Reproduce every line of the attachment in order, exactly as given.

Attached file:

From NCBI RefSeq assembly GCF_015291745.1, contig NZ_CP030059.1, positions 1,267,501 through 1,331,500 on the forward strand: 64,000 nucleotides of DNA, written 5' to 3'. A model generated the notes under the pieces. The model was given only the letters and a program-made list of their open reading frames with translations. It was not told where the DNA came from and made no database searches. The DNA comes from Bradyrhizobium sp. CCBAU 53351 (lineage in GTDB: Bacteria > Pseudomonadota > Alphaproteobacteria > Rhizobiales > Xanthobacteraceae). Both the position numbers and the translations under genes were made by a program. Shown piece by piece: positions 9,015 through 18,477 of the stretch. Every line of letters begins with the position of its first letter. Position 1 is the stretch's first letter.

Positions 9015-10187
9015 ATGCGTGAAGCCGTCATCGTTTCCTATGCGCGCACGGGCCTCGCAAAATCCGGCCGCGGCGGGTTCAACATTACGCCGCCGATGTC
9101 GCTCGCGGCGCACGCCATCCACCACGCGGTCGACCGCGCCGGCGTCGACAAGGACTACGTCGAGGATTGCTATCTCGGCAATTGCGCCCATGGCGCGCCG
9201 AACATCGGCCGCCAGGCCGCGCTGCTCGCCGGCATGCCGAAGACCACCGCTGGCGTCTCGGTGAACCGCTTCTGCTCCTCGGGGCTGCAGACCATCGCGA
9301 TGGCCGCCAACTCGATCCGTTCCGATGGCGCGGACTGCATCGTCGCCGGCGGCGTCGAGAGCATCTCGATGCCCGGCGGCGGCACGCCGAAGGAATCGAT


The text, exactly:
From NCBI RefSeq assembly GCF_015291745.1, contig NZ_CP030059.1, positions 1,267,501 through 1,331,500 on the forward strand: 64,000 nucleotides of DNA, written 5' to 3'. A model generated the notes under the pieces. The model was given only the letters and a program-made list of their open reading frames with translations. It was not told where the DNA came from and made no database searches. The DNA comes from Bradyrhizobium sp. CCBAU 53351 (lineage in GTDB: Bacteria > Pseudomonadota > Alphaproteobacteria > Rhizobiales > Xanthobacteraceae). Both the position numbers and the translations under genes were made by a program. Shown piece by piece: positions 9,015 through 18,477 of the stretch. Every line of letters begins with the position of its first letter. Position 1 is the stretch's first letter.

Positions 9015-10187
9015 ATGCGTGAAGCCGTCATCGTTTCCTATGCGCGCACGGGCCTCGCAAAATCCGGCCGCGGCGGGTTCAACATTACGCCGCCGATGTC
9101 GCTCGCGGCGCACGCCATCCACCACGCGGTCGACCGCGCCGGCGTCGACAAGGACTACGTCGAGGATTGCTATCTCGGCAATTGCGCCCATGGCGCGCCG
9201 AACATCGGCCGCCAGGCCGCGCTGCTCGCCGGCATGCCGAAGACCACCGCTGGCGTCTCGGTGAACCGCTTCTGCTCCTCGGGGCTGCAGACCATCGCGA
9301 TGGCCGCCAACTCGATCCGTTCCGATGGCGCGGACTGCATCGTCGCCGGCGGCGTCGAGAGCATCTCGATGCCCGGCGGCGGCACGCCGAAGGAATCGAT